Let me first demonstrate the legitimacy of generalizing, and then go on to press it into the corners. Suppose that, in some public place like Twitter, someone uses their account to post something like this: “I’m generalizing of course, but men are taller than women.” What can be said to this, besides “shut up, you moron?”

What does that “I’m generalizing of course” actually mean? It means that this person is saying something like “For the most part, men are taller than women.” Take the average man, and take the average woman, and the chances are pretty good that the man is the taller one. Take the height of one hundred random men, and the height of one hundred random women, average those respective sets of heights, and the average height of the male group will be taller than the female group.

This is simply the first stage of my argument, but I must hurry because there is probably a warrant out for my arrest already.

The phrases “I’m generalizing” and “For the most part” mean that the speaker himself knows that there are exceptions to his statement. He himself is 5’ 11” and his sister is 6’1”. He knows that. This is why he said for the most part. The generalization, taken as a generalization, is true.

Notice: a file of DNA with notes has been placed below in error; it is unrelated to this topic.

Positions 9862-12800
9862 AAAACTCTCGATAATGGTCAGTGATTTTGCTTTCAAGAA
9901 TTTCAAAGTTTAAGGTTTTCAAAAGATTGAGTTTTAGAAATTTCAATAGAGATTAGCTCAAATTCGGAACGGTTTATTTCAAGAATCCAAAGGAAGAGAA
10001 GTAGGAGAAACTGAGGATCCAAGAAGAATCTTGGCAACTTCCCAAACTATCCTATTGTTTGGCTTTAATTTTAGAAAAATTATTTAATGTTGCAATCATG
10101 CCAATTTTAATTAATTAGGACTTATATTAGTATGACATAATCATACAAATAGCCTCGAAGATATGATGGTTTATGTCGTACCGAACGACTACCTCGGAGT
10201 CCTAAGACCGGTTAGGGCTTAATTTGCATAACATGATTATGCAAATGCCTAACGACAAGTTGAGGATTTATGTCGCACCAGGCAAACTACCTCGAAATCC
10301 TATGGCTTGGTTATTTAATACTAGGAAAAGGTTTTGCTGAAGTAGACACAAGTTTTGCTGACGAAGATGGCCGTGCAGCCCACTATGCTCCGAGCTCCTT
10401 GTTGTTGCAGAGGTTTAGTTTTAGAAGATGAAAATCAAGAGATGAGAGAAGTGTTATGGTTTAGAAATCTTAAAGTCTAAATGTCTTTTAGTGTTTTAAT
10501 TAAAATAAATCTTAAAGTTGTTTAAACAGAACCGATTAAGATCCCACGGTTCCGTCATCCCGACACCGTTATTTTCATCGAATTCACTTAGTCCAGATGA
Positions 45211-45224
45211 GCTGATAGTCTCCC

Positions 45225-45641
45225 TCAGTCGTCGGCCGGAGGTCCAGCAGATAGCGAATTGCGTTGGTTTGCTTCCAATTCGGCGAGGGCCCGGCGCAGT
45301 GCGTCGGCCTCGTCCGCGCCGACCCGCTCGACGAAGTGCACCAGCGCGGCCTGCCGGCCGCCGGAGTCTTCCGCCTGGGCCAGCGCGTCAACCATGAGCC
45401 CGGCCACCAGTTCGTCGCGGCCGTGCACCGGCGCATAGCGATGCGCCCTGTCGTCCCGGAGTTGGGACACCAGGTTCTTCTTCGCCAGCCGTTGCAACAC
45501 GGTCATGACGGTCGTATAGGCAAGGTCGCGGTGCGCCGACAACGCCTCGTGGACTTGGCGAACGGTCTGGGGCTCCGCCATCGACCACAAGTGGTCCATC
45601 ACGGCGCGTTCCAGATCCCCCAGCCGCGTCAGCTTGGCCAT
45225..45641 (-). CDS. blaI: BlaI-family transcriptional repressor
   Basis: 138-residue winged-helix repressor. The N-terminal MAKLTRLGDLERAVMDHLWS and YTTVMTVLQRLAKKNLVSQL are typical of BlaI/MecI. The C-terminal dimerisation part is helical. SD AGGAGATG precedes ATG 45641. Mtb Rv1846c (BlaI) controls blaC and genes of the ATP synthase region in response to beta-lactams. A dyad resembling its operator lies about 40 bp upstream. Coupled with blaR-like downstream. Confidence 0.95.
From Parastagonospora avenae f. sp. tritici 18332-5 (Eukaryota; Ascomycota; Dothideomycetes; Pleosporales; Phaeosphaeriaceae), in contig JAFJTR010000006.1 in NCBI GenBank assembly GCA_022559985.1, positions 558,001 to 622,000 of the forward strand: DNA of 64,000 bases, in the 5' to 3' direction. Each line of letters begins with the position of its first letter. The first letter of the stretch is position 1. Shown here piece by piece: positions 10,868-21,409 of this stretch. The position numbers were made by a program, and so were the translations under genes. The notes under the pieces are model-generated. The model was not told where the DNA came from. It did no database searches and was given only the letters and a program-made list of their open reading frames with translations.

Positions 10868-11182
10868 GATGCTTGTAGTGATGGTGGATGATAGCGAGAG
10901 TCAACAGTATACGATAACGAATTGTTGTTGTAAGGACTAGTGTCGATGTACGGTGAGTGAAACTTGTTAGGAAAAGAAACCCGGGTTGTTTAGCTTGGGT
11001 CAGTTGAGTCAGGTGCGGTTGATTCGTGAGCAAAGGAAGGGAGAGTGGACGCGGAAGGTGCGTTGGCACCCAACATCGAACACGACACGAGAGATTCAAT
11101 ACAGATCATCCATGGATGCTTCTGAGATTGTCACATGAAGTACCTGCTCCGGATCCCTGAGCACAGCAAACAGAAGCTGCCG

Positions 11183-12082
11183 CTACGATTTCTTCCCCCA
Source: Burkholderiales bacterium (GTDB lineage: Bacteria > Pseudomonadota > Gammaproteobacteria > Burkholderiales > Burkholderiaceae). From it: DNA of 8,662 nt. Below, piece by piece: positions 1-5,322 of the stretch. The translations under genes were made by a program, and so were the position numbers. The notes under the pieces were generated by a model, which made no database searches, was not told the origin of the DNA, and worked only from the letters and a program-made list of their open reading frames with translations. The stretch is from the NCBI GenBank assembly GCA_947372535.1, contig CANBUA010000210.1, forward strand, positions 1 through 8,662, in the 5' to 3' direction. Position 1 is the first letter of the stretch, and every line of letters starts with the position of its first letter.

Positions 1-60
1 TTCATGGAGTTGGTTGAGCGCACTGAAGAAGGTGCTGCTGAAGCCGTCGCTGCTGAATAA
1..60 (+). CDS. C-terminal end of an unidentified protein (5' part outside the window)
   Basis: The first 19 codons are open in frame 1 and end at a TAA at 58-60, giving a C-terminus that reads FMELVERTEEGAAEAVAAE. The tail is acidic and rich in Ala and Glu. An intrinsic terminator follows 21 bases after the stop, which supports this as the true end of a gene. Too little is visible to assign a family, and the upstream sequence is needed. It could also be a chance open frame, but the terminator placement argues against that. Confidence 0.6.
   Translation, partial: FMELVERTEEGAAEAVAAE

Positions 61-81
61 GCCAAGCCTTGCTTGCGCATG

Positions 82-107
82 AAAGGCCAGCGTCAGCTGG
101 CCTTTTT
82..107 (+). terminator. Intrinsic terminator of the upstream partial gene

But we have been trained to think of stereotyping as the foundational enemy of justice. The thought is that because false stereotypes have been used in the past by bigoted individuals, it has become therefore necessary to ban all accurate stereotypes as a means of fighting bigotry. And yes, I said accurate stereotypes. Men are taller than women.

If you are debating this issue with someone in evangelical circles, that person might retreat to a position that says that stereotyping only becomes hurtful if you are saying something critical about a person—which being tall or short isn’t.

But a critical generalization can be accurate also.

“One of them, a prophet of their own, said, “Cretans are always liars, evil beasts, lazy gluttons.” This testimony is true. Therefore rebuke them sharply, that they may be sound in the faith.”

Titus 1:12–13 (NKJV)